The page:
But enough about that. This book contains perspective unavailable in any of the other sucker pieces released to make a buck off cobain's demise. It is entertaining, thorough, and the first nirvana piece that I've read which actually leaves the reader with a true impression of the full thrill ride that occurred those crazy years when the world tried to change for the better. This is by far the best account of the nirvana story. The single criticism I have would be the same failing that all the biographies have: this is more a biography of Kurt than the band. It would be interesting to know more about Krist. Sure, we can read any number of books on Dave, but I think it apparent that there was far more to the bass player than history will ever tell. Oh well. Beyond that, it's an excellent read, True's somewhat pathetic self-glorification notwithstanding.
How's that for an English style left handed compliment?
Please don't take the 3 star review to mean this is not an enjoyable book. It is. I flew through its nearly 600 pages in a couple days and it was quite the page turner. But all of this "this is how it really was" talk seems kind of hard to believe. For starters, Mr. True was supposedly drunk all the time so it's hard to really believe he remembers facts from these events so long ago. Also, when Kurt and Courtney hook up, he takes on the annoying practice of referring to them as "Kurtney." The book doesn't mention Dave Grohl much at all, and a lot of his stories DO seem to be only to make you wish you were him. But hearing countless stories of waking up with vomit caked to your clothes, or being wasted everynight, or waking up naked in a strange apartment, really kind of kill that desire. He calls himself "the man who invented grunge" and a Legend.. and I have no love for such arrogance. In the introduction, he constantly gets off topic and then rights himself, saying "This is a book about Nirvana." I wish he did this DURING the book himself. Wasting countless pages on Calvin Johnson, Mudhoney, and Melvins worship.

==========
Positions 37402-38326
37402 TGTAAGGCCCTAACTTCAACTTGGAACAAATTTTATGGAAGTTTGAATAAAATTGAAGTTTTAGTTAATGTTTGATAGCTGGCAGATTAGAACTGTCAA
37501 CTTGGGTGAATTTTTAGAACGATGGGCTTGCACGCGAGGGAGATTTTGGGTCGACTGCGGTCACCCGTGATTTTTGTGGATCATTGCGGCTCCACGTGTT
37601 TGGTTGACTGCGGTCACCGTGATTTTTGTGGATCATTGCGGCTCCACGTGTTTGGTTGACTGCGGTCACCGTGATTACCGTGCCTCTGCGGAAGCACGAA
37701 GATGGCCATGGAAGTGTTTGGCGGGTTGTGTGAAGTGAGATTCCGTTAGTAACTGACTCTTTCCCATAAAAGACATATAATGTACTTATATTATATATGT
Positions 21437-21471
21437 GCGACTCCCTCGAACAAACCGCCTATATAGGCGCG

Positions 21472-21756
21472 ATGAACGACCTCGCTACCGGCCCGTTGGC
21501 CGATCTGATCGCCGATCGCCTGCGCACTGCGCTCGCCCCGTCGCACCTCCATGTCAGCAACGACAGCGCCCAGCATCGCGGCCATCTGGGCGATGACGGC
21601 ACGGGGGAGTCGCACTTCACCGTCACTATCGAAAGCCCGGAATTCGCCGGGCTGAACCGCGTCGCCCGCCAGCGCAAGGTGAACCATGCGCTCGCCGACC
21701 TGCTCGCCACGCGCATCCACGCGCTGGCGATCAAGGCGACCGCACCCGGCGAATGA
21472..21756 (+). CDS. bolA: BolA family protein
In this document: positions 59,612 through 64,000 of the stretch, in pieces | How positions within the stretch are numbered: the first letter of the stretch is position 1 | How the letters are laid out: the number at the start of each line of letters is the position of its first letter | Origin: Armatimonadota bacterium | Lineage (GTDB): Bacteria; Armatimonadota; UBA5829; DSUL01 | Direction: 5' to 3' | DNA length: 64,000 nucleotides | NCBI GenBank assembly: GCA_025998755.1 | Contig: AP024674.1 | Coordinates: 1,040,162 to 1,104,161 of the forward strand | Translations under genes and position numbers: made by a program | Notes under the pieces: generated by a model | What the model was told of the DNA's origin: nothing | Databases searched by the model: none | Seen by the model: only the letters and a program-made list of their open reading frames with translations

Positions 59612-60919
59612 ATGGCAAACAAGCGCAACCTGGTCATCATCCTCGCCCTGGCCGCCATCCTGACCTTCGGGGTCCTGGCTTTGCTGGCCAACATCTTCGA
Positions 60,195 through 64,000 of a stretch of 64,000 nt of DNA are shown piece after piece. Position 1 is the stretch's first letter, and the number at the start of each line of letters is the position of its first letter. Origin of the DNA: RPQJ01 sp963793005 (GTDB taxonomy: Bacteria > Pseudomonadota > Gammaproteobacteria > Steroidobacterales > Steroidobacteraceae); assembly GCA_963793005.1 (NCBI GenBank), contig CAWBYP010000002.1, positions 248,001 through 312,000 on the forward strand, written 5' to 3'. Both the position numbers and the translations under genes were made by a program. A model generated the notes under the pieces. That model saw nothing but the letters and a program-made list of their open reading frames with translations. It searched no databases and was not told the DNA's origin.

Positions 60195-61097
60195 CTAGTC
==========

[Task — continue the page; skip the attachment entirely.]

Another problem with the book is the sheer amount of errors of things we could actually prove (events recorded for all to see.) Mistakes are that Lori Goldston played cello with the band on Saturday Night Live in '93. Mistakes are messing up the order of events for the Dallas 10-19-91 show. Or the setlist for numerous shows. He'll say a song was played 12th ("More than a Feeling/Teen Spirit") at Reading '92 when it was really 13th (14th if you count "The Rose.") Nothing huge, but why bother reporting 12th? He says they played "Floyd" 4-9-93 when they didn't. The order of songs for 7-23-93 are all messed up. There are mistakes for other shows, but others where Everett turned out to be correct.
You really get the feeling he is writing all of this from memory and not trying to track down the facts first. You get this impression because of the above errors (like saying "I Hate Myself and Want to Die" from the Beavis and Butt-head Compilation was from a Brazil session, when it wasn't.) You also get the impression because he quotes people a handful of times with his own British terminology thrown in. He has Kurt saying "postman" when Americans call him "mailman." Again, not a serious thing, but it's hard to believe he is actually "quoting" people when he'll admit not having the tape on during a 15-16 year old interview.